Foot or toe fracture is a debilitating injury that keeps you from normal daily routines and makes it challenging to focus on anything else. The sports medicine specialists and board certified podiatrist and foot and ankle specialists at Genesis Orthopaedic and Spine in Westfield and West Orange, New Jersey, and serving serving all of Union county, Morris county, Middlesex county, and Somerset county including the surrounding towns of Cranford, Garwood, Clark, Scotch Plains, Mountainside, Springfield, Summit, Chatham, Millburn, Short Hills, Maplewood, Watchung, Berkeley Heights, Livingston, Union, Edison, Woodbridge, and Elizabeth have the skills and experience needed to diagnose and treat a foot or toe fracture, getting you back in the swing of life. Learn more at a one-on-one consultation. You can schedule a visit online or by phone, so don’t delay.
Foot, Toe, and Metatarsal Fractures (Broken Foot or Toes)
The structure of the foot is complex, consisting of bones, muscles, tendons, and other soft tissues. Of the 26 bones in the foot, 19 are toe bones (phalanges) and metatarsal bones (the long bones in the midfoot). Fractures of the toe and metatarsal bones are common and require evaluation by a specialist. A foot and ankle surgeon should be seen for proper diagnosis and treatment, even if initial treatment has been received in an emergency room.
What Is a Fracture?
A fracture is a break in the bone. Fractures can be divided into two categories: traumatic fractures and stress fractures.
Traumatic fractures (also called acute fractures) are caused by a direct blow or impact, such as seriously stubbing your toe. Traumatic fractures can be displaced or non-displaced. If the fracture is displaced, the bone is broken in such a way that it has changed in position (dislocated).
Signs and symptoms of a traumatic fracture include:
- You may hear a sound at the time of the break.
- “Pinpoint pain” (pain at the place of impact) at the time the fracture occurs and perhaps for a few hours later, but often the pain goes away after several hours.
- Crooked or abnormal appearance of the toe.
- Bruising and swelling the next day.
- It is not true that “if you can walk on it, it’s not broken.” Evaluation by a foot and ankle surgeon is always recommended.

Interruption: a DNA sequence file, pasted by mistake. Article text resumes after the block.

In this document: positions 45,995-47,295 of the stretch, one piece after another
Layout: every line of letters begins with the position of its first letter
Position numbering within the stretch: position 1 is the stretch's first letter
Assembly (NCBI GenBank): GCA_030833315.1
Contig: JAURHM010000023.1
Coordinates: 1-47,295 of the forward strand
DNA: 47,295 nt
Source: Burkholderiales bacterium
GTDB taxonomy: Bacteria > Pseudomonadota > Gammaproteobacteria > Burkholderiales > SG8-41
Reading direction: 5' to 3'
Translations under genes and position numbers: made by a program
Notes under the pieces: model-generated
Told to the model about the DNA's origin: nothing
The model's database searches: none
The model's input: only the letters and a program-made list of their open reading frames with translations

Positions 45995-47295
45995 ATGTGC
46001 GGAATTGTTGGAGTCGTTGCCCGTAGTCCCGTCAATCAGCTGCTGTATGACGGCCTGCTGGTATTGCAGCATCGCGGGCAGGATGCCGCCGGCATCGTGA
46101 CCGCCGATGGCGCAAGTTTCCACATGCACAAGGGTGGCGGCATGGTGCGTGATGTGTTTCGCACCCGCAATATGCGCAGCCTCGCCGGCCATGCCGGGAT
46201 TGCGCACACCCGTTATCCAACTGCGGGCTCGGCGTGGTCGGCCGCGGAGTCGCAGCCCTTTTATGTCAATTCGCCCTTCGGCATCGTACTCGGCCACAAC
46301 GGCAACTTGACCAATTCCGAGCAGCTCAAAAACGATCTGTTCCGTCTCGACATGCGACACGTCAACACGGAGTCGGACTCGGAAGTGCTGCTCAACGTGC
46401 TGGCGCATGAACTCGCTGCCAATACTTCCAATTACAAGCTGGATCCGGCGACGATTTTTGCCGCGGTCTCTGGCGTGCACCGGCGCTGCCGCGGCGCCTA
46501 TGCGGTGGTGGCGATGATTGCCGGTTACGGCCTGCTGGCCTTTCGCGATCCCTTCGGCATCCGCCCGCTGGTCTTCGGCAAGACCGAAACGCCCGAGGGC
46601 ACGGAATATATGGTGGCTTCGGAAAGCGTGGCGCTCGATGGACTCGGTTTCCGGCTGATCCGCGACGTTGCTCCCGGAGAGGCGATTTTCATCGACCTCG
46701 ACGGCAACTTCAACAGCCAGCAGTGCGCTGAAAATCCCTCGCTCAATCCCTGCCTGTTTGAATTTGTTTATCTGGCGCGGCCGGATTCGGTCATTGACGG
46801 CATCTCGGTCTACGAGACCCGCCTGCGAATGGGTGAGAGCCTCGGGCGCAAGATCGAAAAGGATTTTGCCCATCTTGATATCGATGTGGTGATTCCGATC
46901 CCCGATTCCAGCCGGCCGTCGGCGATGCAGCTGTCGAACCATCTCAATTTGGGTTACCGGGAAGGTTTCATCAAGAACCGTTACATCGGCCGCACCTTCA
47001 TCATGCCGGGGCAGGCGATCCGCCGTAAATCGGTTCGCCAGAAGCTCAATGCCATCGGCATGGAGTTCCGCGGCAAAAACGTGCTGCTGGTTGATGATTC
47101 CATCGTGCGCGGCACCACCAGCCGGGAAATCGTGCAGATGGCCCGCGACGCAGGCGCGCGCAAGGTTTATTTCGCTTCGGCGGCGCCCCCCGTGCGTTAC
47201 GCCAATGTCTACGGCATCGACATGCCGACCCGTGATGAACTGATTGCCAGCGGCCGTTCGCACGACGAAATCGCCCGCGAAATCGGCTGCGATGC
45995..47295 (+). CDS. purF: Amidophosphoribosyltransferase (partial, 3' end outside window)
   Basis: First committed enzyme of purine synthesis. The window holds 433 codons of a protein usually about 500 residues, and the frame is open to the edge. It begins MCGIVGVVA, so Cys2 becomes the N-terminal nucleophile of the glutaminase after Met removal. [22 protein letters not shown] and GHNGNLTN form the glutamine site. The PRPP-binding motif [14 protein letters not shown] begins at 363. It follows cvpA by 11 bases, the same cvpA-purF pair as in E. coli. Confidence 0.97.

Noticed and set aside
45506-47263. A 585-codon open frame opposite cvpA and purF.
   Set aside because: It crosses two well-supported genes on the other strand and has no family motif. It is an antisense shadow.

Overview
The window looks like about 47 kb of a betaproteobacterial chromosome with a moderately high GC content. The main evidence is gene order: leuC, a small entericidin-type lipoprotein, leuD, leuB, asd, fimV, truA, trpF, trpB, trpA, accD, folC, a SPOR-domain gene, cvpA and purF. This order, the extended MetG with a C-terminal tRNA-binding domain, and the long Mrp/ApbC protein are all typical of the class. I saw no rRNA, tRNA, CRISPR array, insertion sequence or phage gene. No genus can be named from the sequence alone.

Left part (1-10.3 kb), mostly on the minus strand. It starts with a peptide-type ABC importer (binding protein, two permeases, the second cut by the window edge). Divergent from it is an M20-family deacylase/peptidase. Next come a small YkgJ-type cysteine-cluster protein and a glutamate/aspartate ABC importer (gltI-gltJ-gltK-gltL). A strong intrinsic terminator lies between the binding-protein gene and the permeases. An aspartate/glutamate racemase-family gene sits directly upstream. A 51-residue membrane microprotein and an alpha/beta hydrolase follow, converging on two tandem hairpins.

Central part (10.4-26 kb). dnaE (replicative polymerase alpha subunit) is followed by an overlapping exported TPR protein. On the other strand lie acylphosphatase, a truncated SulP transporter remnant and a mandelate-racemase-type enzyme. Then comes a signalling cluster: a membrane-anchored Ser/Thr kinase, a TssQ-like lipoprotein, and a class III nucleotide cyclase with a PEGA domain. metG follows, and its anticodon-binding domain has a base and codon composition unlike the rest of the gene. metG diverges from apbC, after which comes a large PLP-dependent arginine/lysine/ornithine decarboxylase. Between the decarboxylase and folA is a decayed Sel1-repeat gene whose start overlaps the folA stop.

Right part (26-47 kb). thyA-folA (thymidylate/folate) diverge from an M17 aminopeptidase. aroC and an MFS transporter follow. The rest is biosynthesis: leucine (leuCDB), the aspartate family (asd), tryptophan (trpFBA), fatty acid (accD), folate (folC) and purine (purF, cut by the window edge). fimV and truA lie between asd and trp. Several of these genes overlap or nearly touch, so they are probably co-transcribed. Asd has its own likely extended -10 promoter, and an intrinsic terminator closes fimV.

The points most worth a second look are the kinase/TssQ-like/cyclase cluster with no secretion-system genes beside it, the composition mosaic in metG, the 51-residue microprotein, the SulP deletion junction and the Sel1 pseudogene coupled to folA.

Stress fractures are tiny, hairline breaks that are usually caused by repetitive stress. Stress fractures often afflict athletes who, for example, too rapidly increase their running mileage. They can also be caused by an abnormal foot structure, deformities, or osteoporosis. Improper footwear may also lead to stress fractures. Stress fractures should not be ignored. They require proper medical attention to heal correctly.
Symptoms of stress fractures include:
- Pain with or after normal activity
- Pain that goes away when resting and then returns when standing or during activity
- “Pinpoint pain” (pain at the site of the fracture) when touched
- Swelling, but no bruising
Consequences of Improper Treatment
Some people say that “the doctor can’t do anything for a broken bone in the foot.” This is usually not true. In fact, if a fractured toe or metatarsal bone is not treated correctly, serious complications may develop. For example:
- A deformity in the bony architecture which may limit the ability to move the foot or cause difficulty in fitting shoes
- Arthritis, which may be caused by a fracture in a joint (the juncture where two bones meet), or may be a result of angular deformities that develop when a displaced fracture is severe or hasn’t been properly corrected
- Chronic pain and deformity
- Non-union, or failure to heal, can lead to subsequent surgery or chronic pain.
Treatment of Foot Fracture and Toe Fracture
The first way to treat a fracture is to get a proper diagnosis. Genesis Orthopaedic and Spine has state-of-the-art technology such as hi-def and precise X-rays that can diagnose and treat conditions quickly. Their ultrasound exams can also diagnose muscle or tendon injuries. Dr. Maningat can also order additional tests if needed such as MRI and also can treat most conditions in the office. Most conditions can be treated with casting, bracing, PRP injection, Lipogems, or BMAC injection, cortisone injection, Tenjet tenotomy, orthotics, and physical therapy. Some will require surgical treatment such as arthroscopy or reconstruction and as a board-certified podiatric surgeon, you are in good hands.